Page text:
I had always believed that EF/EF-s lenses focused only by electronics in AF or MF (EF means "electronic focus" hence the TS-E lenses not having F in their names)

13-40 f1.8 to f4 on M4/3 with focal reducer (manual focus and IS doesn't work but IBIS does on the GX7) 26-80mm FF angle of view, 18-55 3.5-5.6  on M4/3 with Kipon adapter (fast AF IS works but IBIS doesn't on the GX7) 36-110 FF angle of view, 18-55 3.5-5.6 3.5-5.6 APSC on my A7s (slow AF) 27-82 FF angle of view, covers FF on my A7s 24-55 3.5-5.6 (slow AF) s is angle of view.

 

I could even use it on a Canon APSC camera!

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And a brain fade.

The Canon lenses all seem to be wide open with the lens turbo anyway so no need to adjust aperture on another camera as I am only getting them wide open and can not change the aperture regardless.       For that, this would only work with lenses with a mechanical aperture ring like some of the third party lenses.

The focusing though IS a bonus and very pleasant surprise with the Sigma 150 2.8 and the APSC kit lens with the Lens Turbo focal reducer.

     It seems with SOME Canon EF lenses, there is mechanical focus control in MF mode.    The ones I have previously tried must have been exceptions.     That plus what I have seen around the web and the fact that EF stands for electronic focus.

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4 hours ago, Don Kotlos said:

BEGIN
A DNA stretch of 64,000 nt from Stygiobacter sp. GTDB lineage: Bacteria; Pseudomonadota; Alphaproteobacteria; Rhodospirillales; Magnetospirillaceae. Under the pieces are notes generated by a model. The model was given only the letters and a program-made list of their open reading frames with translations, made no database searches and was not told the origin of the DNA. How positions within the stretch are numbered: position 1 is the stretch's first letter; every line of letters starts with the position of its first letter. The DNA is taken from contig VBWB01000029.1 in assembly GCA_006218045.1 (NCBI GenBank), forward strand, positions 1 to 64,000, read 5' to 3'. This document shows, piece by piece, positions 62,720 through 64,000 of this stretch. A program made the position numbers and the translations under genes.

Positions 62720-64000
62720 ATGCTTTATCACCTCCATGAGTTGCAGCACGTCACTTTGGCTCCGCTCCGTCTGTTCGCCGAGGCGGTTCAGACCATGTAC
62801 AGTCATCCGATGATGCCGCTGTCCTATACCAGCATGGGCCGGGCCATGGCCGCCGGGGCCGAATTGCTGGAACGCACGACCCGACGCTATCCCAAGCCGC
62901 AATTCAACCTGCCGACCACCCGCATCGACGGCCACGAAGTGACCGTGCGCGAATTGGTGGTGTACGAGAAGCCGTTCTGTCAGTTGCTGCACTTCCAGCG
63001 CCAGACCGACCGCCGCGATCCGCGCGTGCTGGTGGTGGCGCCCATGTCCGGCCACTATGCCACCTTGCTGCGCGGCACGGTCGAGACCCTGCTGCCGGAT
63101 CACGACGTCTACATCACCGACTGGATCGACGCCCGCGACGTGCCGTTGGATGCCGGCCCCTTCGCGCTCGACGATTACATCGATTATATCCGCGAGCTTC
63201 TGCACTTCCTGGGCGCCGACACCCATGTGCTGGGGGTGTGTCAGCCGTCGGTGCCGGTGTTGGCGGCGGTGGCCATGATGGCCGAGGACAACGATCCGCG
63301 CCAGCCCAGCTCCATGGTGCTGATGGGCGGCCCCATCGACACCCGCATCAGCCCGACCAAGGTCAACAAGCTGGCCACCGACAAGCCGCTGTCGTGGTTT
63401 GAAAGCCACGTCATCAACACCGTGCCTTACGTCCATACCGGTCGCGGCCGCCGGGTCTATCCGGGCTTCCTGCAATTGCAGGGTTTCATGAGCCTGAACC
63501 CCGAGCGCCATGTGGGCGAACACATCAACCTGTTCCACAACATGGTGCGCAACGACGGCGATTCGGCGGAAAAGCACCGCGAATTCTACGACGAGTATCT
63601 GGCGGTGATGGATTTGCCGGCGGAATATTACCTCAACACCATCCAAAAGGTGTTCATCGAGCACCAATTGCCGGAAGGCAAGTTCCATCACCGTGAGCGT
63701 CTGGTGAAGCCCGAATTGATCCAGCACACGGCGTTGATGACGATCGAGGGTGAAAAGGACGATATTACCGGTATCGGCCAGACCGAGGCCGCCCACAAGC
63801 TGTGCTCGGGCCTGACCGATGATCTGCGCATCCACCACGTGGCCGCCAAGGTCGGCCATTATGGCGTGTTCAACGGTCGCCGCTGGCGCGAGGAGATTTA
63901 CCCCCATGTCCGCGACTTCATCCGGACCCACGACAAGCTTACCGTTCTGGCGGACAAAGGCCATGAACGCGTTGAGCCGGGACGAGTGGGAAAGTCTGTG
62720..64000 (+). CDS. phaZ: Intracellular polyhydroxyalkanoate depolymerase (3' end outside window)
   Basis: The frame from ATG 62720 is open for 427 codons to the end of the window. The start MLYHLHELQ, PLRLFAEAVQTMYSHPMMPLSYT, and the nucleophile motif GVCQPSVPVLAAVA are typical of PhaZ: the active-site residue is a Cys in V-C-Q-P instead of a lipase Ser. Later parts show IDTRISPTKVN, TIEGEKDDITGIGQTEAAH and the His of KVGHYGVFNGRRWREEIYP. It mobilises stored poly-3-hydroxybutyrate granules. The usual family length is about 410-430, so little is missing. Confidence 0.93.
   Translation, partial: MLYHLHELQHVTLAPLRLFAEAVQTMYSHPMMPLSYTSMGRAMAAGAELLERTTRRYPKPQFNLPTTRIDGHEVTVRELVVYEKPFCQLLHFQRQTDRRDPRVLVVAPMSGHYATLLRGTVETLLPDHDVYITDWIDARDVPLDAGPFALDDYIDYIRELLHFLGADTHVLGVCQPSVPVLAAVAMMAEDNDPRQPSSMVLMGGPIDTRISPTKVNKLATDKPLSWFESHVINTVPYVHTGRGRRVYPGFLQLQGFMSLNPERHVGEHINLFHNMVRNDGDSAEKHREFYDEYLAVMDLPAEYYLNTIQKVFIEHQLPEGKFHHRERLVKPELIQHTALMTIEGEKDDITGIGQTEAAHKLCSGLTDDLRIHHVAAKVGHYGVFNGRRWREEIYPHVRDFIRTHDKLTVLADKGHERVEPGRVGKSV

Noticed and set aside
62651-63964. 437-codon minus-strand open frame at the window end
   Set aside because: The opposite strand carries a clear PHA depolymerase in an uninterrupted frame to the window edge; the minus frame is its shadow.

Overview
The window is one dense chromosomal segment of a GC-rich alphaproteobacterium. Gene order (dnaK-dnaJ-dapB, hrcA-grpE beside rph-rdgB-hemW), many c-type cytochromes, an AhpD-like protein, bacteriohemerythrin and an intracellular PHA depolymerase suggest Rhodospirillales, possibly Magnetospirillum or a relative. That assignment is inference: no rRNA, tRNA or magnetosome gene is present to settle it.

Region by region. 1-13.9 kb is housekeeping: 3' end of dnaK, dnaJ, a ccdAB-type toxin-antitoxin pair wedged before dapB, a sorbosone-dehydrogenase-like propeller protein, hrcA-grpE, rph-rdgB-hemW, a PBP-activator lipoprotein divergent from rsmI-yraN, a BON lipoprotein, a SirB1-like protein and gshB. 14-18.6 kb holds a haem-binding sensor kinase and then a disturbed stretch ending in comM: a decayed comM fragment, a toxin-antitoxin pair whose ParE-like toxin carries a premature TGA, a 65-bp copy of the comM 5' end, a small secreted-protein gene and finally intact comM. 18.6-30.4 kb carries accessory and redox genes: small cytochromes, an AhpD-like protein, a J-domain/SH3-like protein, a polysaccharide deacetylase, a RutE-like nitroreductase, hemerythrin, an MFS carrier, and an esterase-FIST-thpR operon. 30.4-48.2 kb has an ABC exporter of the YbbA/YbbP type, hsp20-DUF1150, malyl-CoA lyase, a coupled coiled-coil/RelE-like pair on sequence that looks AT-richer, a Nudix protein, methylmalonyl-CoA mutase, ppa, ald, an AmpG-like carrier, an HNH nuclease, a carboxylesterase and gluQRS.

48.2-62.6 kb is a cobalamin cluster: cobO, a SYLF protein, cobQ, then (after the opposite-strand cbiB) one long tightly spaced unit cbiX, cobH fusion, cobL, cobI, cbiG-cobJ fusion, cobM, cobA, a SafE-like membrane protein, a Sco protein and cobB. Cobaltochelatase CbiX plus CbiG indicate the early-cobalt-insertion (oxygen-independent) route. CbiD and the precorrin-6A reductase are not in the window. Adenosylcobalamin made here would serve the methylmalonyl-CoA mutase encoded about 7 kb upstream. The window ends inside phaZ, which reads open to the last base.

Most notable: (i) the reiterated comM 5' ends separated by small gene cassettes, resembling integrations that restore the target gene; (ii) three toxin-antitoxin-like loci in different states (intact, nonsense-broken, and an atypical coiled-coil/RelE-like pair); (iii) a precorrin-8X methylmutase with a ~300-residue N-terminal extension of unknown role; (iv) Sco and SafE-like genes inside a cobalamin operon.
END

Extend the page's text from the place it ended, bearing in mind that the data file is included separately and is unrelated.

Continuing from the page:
I feel you are the only one that brings this false belief no matter how many times it gets explained (here, here, here).

Yes, but if you use the "equivalent" aperture, then there are no differences in DoF. 

Here is an example from dofmaster:

Screen Shot 2017-01-28 at 7.59.49 PM.png

As stated and shown multiple times in various threads, compression depends only on the distance from the subject, nothing to do with the focal length or the sensor size. 

The only differences that might arise is just because of the lens differences in quality.

For example, wider lenses are more prone to distortion artifacts so to keep the same field of view at the same distance with minimal distortion (typical senario in portait/landscape photography, it would be easier to do so with a larger sensor/film and a longer focal length. That is one of the reasons larger sensor cameras were preferred for this type of photography, the other being quality based on just the sheer area of the film used. 

Another example is the resolution of the lenses which affects the quality depending on the circle of confusion. So it is easier to create lenses for larger sensors that have larger circle of confusion. 

Now, many things have changed since then. Quality of lenses has vastly increased and especially for FF sensors there are very very good choices for relatively low price. Also distortion is very well controlled, and most of them give excellent quality even at larger apertures. And that is exactly the problem that this adaptor faces. Getting a MF lens that can offer similar quality to the current FF offerings for even the same price is very very hard. So unless someone has many good MF lenses lying around, this adapter makes little sense. 

So in the end the reason that small sensors cannot have the look of larger format sensors is